Reggae SoCal Style: Interview with After the Smoke

with Song River

After the Smoke comes to you with an original style of Cali roots-rock Reggae music. Even though their career paths in the industry took them in multiple directions over the years, it was destined to become their saving drive and finally perseverance culminated and brought these long time friends together to create a new world reggae sound. One that presented a diversity of roots, and each member contributes their own special touch. This formation was the calling After the Smoke evidently needed and so did their fans.

Calling Ventura, California home, they have performed at the Hard Rock Cafe in Hollywood, CA and came in as the top 12 finalists out of 600+ for the Hard Rock Rising Battle of the Bands and winning "Artist of the Year" at the 2015 Ventura County Music Awards. Having the opportunities presented to them, After the Smoke has shared the stage with several of today's best known in the reggae community, bands like: Papa Fish, Fortunate Youth, Katastro and many more!

With these experiences and motion under their guitars, percussion and vocals of attainment After the Smoke has successfully released their self titled EP “After the Smoke.”

Song River: Hello to all in Ventura County, SoCal and most importantly hail to After the Smoke!  There is a tenderness to what you create. Almost a gentle breeze. I was reading that each of you prior to coming together had been pursuing your own musical passions.  What were they, what style of music?

After The Smoke: Hello! And thank you for that warm compliment. Our pursuits varied from a participating in a government-sponsored cultural program to trying to make a living through the music industry In regards to our styles of music, they
range(d) from reggae, hip hop to metal and Mexican “banda” music.

SR: Talk a bit about your diverse backgrounds.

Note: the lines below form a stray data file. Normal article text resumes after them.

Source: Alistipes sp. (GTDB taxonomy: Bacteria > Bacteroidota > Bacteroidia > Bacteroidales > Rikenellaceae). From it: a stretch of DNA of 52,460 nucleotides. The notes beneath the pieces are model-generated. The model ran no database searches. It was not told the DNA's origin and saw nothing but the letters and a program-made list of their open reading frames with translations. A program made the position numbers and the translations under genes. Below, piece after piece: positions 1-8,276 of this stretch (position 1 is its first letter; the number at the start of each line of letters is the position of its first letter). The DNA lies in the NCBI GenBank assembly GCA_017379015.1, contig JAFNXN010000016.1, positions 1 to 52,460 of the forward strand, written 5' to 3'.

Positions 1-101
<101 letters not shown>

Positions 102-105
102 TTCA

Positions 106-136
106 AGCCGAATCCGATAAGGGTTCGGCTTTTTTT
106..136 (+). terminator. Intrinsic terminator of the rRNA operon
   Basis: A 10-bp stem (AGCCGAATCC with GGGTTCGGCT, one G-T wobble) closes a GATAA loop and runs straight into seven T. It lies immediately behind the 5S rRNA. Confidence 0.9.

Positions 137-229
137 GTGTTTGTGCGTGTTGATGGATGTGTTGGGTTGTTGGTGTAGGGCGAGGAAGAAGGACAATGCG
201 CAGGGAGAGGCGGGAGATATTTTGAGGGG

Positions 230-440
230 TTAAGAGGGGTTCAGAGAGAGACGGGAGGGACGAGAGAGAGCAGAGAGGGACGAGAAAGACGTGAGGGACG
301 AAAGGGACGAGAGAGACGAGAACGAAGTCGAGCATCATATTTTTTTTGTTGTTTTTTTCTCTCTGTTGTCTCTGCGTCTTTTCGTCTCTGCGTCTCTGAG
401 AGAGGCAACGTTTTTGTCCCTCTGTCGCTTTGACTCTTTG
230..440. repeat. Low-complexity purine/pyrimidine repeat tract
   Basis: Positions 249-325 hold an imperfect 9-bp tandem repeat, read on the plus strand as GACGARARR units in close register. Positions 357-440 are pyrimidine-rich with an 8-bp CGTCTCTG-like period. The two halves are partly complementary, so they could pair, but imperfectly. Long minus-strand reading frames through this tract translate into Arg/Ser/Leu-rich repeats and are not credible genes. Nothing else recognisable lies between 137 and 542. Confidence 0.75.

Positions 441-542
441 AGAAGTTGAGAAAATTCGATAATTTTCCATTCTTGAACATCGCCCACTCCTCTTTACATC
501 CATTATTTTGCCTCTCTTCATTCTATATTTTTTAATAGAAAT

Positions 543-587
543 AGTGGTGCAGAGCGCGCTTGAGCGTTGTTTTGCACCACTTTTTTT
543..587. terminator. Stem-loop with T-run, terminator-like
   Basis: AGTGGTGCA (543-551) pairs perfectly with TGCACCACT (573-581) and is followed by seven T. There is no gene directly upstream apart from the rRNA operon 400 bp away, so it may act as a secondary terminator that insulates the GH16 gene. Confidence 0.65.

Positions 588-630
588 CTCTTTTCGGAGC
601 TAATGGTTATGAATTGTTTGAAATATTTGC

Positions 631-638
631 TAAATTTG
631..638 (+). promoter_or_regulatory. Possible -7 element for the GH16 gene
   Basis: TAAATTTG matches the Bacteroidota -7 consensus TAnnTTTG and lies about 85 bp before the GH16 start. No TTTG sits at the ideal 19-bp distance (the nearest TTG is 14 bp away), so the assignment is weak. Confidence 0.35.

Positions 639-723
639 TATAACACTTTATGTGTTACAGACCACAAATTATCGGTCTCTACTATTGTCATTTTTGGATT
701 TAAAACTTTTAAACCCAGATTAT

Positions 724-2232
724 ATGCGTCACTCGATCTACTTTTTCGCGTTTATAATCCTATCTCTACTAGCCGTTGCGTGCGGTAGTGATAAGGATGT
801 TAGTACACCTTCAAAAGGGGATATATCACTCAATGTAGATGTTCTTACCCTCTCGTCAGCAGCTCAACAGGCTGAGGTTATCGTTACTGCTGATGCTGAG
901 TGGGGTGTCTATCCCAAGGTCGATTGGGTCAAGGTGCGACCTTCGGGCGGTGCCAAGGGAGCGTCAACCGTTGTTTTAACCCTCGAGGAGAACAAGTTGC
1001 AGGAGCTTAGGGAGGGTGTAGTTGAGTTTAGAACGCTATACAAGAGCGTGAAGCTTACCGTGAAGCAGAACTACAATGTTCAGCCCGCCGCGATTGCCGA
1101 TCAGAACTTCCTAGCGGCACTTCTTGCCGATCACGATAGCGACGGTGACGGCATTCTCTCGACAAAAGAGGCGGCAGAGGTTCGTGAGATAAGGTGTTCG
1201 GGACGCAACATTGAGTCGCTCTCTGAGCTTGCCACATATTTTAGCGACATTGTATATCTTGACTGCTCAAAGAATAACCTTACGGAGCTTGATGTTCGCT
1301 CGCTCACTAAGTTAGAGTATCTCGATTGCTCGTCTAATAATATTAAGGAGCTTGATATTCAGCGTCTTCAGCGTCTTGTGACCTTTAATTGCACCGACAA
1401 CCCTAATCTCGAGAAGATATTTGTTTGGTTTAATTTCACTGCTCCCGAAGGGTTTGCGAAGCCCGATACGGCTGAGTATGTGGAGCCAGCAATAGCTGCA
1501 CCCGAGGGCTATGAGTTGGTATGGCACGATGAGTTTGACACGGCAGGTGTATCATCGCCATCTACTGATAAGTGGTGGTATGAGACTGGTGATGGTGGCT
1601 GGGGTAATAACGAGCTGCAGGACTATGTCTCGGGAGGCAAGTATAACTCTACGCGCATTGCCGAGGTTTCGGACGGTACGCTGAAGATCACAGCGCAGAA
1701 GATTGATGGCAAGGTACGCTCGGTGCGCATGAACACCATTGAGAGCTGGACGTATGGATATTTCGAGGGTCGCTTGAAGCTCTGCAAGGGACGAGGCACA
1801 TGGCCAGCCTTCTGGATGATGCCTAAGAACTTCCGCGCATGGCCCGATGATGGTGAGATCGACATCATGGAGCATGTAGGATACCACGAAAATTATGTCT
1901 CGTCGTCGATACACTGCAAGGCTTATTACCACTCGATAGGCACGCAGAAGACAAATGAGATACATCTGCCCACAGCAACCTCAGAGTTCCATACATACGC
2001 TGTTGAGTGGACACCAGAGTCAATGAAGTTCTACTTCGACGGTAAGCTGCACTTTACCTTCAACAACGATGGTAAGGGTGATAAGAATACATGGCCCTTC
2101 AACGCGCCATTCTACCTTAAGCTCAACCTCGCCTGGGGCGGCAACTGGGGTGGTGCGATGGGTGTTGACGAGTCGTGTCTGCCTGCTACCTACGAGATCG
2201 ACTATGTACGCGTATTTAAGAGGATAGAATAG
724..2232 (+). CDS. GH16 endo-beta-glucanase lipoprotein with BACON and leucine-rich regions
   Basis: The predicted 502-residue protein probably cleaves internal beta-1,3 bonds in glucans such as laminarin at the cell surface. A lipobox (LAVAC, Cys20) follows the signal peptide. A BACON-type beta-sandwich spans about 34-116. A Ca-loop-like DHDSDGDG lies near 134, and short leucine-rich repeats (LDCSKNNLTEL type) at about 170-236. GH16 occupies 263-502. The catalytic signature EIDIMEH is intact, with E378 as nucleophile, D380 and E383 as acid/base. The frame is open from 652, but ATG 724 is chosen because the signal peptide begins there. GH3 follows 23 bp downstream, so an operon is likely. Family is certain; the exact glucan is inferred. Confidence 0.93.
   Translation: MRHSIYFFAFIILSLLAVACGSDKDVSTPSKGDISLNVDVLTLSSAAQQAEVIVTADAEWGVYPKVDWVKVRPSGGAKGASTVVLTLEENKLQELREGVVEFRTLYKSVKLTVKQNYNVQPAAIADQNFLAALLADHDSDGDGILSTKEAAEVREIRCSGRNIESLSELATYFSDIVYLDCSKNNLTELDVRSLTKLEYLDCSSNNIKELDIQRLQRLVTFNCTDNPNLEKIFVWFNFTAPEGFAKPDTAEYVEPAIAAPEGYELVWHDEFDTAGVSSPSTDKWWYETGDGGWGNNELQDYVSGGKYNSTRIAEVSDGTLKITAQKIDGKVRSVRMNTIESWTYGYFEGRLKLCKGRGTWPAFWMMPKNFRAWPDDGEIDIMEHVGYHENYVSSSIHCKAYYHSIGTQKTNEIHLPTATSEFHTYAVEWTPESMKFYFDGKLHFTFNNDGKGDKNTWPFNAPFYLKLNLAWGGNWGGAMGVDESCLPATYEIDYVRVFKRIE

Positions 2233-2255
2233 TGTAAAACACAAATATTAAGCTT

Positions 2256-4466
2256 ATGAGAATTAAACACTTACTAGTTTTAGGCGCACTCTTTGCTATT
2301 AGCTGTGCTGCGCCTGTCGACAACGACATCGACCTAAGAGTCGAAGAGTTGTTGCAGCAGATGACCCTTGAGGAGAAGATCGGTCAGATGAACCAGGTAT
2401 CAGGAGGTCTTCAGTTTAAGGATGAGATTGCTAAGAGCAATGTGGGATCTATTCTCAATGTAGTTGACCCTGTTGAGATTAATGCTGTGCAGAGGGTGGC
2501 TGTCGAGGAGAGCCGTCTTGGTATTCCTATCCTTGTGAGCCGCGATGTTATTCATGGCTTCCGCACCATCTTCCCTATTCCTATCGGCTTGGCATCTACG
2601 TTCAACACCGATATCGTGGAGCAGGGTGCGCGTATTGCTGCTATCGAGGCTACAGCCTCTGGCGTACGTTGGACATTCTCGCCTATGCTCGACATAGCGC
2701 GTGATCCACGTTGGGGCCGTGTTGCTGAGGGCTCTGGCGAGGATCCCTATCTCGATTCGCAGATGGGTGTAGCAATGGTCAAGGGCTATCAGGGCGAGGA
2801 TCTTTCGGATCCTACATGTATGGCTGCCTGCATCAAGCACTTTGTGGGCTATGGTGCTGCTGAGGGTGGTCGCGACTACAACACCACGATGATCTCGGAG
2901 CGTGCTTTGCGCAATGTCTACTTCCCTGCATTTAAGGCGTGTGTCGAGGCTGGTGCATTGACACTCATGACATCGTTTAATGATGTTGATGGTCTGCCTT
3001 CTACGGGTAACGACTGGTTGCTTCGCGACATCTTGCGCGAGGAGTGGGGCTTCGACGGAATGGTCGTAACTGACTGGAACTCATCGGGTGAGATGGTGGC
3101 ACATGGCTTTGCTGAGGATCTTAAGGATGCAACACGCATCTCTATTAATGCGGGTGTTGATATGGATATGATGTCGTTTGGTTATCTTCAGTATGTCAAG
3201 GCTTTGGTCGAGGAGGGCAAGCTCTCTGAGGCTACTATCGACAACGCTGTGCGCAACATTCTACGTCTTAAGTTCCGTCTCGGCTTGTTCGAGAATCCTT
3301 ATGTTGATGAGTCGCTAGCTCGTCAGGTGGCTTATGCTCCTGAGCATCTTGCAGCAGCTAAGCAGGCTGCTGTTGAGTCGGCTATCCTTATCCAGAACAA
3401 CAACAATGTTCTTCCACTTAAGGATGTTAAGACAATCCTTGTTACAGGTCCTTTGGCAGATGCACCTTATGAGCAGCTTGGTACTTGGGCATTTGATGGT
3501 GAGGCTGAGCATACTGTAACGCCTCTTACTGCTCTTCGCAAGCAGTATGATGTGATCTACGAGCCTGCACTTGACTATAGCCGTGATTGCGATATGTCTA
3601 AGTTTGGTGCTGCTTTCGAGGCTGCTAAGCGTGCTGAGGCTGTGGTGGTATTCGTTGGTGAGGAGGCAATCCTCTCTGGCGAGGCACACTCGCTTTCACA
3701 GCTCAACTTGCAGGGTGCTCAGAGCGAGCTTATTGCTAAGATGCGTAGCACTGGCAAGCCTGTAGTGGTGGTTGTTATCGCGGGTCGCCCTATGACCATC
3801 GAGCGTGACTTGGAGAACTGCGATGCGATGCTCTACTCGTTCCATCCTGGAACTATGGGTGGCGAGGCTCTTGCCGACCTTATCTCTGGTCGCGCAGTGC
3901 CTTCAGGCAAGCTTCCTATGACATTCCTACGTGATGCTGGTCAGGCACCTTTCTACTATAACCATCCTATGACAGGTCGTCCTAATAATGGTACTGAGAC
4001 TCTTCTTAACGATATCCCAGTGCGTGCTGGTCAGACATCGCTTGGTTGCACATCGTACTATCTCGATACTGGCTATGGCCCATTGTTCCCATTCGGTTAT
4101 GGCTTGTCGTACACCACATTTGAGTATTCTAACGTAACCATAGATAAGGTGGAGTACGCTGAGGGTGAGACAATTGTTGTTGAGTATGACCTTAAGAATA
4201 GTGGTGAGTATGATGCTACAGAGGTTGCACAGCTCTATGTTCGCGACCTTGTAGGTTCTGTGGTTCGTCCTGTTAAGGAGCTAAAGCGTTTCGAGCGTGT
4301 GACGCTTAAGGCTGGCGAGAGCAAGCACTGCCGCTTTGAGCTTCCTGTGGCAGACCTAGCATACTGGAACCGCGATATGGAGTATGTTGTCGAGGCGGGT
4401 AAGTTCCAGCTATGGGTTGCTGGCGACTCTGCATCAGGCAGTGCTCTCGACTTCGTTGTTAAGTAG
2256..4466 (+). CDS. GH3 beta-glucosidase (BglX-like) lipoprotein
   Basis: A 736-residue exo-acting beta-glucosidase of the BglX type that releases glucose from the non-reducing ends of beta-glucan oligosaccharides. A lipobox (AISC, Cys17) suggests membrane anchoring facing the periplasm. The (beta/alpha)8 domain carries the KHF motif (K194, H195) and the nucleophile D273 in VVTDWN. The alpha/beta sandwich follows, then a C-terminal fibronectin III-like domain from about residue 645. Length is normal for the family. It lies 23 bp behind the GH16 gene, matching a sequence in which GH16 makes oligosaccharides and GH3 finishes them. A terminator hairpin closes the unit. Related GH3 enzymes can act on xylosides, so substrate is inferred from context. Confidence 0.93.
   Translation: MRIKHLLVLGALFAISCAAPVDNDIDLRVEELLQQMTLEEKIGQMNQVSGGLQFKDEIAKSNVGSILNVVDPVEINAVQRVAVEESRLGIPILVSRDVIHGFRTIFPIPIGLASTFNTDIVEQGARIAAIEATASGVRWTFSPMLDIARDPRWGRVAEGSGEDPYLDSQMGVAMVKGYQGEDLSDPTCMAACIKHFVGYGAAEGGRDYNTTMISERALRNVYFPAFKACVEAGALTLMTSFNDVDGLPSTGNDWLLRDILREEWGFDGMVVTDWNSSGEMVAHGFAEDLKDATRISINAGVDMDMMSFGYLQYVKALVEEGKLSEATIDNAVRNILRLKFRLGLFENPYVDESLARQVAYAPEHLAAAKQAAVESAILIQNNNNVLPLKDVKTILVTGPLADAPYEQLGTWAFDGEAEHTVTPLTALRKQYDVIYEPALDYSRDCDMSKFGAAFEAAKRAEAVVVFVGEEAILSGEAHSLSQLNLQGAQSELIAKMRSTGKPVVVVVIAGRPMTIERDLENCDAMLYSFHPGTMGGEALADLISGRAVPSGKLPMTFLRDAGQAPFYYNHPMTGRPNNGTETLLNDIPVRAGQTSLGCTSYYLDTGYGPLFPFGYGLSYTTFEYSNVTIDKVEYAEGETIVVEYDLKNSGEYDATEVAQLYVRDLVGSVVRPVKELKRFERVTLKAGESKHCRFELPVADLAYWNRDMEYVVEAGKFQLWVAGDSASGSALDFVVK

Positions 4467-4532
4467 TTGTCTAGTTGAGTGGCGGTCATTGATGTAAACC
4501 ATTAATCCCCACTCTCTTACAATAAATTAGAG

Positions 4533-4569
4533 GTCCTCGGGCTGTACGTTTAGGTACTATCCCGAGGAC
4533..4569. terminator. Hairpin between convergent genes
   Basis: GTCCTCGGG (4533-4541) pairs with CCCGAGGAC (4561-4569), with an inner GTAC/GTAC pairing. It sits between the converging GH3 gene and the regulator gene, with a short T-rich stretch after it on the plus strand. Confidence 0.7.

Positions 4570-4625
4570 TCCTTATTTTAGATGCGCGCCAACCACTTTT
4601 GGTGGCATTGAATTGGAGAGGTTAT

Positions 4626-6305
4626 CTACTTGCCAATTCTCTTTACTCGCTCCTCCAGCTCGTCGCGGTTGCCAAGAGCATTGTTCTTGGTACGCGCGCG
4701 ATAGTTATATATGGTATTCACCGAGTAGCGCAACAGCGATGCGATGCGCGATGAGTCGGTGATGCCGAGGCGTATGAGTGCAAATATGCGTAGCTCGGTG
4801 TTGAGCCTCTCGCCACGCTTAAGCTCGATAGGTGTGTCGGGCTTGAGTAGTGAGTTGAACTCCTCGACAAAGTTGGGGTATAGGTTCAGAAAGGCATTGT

After The Smoke: We could write you a whole book on this but for the sake of time, we’ll give you a nutshell of our backgrounds. A majority of the group grew up together. Whether it was playing in school bands, garage bands, studying music at the collegiate level, touring the country playing shows, traveling the world as a musical ambassador, and just working in the music industry overall. Music has always been a part of our lives.

SR: Now as long time friends at what point did you all decide it was time to bring every individual part of who you were alone... to the collective of After the Smoke?

After The Smoke: Well we’ve been together for about 5 years now. We started off as a couple of high school friends jamming. The rest of the members joined throughout the years as a result of our engagement with the local reggae scene. We began as a 4 piece band and now perform as a 7 piece.

SR: Describe "roots-rock reggae" as that is how you have defined your sound.

After The Smoke: Roots rock reggae is a sub genre of reggae that reaches out to the lives of everyday people, their struggle, their aspirations, and gives them a voice. It’s a style popularized by bands like The Wailers. A music of the people.

SR: When listening to your sound the influences of jazz, soul and rock are stirred in.  Where is reggae music today?  And where is it going?

After The Smoke: After The Smoke: Roots reggae music all begins with the drums and bass. They are the heartbeat and backbone of this style of music. This emphasis is like that of jazz music where again drum and bass are crucial. The soul influence comes from the message we try to spread which is expressed through our vocal harmonies. Something that will be much more prevalent in our upcoming album. Our rock influence is a product of our location and times. While we do identify as a roots rock reggae band, however, we are an “Americanized” roots rock reggae band. So we definitely throw in some of that California rock. Outside of that our diverse cultural heritage plays a role in our sound as well. While reggae music has always been huge internationally, today in the United States, it is definitely seeing a rise. Not just in general but in the mainstream cultural as well. Reggae music is here to stay because of its positive messages, infectious sounds, and emphasis on the people. Reggae music will always be popular.